There's this strange fascination over at 1600 Pennsylvania Avenue about communicating without the filter of the press. Impossible. It doesn't work that way.
To be sure, Twitter, Facebook and other social media tools allow the President -- or anyone else for that matter -- to inject something quickly into the public bloodstream, but whatever he says is going to be quickly reported out by the media, analyzed and criticized by pundits, and then put to his communications team for further explanation.
It is the press coverage of the President's tweets that give them relevance and reach. Even if every one of his 32 million followers were real people -- and they are not -- and if all of them lived in the United States, he'd still only reach, at maximum, one tenth of the US population with any given tweet.
Moreover, President Trump should want that critical press coverage. No message or policy, no matter how it is originally conveyed, is ever going to be as durable or as credible as that which can survive the scrutiny of independent reporting.
Indeed, he might find, as we often did at the Pentagon and the State Department, that good journalism exposes gaps in your thinking and flaws in your planning. It makes you smarter.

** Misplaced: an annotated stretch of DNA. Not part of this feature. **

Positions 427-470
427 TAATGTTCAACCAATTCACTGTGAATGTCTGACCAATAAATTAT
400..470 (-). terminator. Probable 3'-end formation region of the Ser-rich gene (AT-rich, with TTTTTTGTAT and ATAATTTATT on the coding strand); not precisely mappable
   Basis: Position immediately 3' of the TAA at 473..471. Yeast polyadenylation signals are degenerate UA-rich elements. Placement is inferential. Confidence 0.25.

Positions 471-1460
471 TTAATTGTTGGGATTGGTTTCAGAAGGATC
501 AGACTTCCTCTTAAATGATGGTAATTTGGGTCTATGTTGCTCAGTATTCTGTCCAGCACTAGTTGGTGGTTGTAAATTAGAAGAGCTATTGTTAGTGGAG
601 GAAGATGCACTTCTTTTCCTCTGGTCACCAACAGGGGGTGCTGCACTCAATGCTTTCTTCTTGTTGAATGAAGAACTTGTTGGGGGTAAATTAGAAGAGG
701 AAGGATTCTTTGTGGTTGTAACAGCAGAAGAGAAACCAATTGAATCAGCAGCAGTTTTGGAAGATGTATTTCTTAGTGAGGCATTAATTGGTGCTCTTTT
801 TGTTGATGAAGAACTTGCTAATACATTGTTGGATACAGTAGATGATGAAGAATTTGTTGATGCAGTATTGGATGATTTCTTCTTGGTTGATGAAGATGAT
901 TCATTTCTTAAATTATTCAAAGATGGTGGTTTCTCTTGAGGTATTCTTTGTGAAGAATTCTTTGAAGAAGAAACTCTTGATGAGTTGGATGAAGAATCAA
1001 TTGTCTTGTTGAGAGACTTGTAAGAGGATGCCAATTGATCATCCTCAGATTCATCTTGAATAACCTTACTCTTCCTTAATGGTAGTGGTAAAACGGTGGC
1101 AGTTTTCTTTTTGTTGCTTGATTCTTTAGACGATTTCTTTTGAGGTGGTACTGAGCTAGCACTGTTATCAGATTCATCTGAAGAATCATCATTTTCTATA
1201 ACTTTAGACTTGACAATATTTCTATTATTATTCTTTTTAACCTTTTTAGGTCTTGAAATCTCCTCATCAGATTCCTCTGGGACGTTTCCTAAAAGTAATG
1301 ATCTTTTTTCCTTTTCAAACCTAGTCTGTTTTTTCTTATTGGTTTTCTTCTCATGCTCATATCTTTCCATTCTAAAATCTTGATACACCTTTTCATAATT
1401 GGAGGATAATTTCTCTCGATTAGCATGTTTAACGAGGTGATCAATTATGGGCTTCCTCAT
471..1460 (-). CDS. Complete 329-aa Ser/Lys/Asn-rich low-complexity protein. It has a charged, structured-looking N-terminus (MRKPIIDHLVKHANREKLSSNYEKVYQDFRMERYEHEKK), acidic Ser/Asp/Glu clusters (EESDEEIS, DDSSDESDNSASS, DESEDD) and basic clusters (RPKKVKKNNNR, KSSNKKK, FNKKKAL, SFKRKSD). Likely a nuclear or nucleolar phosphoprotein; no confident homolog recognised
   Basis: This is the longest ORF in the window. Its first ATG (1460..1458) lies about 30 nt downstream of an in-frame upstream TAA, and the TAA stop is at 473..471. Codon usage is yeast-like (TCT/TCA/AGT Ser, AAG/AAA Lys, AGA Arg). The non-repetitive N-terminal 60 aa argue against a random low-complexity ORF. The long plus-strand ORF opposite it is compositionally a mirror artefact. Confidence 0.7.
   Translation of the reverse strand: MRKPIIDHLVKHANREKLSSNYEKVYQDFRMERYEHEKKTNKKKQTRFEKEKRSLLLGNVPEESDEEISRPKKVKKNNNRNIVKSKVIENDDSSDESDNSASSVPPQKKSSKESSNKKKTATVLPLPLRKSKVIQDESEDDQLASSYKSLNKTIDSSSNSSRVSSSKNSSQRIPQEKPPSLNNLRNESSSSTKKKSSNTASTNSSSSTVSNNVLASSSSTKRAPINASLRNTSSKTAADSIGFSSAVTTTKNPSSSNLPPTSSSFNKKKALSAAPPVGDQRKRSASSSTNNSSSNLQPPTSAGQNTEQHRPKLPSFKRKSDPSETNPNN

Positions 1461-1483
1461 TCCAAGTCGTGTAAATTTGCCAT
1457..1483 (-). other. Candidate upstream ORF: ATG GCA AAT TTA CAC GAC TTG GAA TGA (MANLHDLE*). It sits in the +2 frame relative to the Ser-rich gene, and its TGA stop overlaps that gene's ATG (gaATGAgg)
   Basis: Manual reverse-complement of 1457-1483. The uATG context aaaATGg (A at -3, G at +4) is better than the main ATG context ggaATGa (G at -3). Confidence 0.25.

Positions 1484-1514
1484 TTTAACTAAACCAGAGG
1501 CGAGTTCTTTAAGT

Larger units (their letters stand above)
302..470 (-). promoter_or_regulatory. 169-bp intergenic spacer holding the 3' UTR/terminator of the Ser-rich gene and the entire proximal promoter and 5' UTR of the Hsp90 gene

And that takes us right back to the briefings.
Doing them every day and on camera keeps the administration current and relevant with the world around it. It's not just about reacting to events, it's about helping shape those events by inserting the voice of the American government proactively, authoritatively and peremptorily.
Many was the day we strode to the podium at the State Department with a strong message about political protests in sub-Saharan Africa, Israeli settlement growth in Palestine, electoral reform in Latin America, press freedom in Turkey, or judicial proceedings in a Middle Eastern country -- all with the design not only to send a strong message about America's interests, but also to help alter the decision-making of foreign leaders. During a crisis, the spokesperson can assuage a shaken populace, reassure an ally, and perhaps even deter a potential foe.
And images matter -- a lot. We live in a TV era, after all, where news is far more likely to be digested if accompanied by video. According to the Pew Research Center, in 2014, almost two-thirds of US adults watched videos online and more than half of those (36%) watched news videos. They also found that nearly half of adults ages 18 to 29 watched online news video.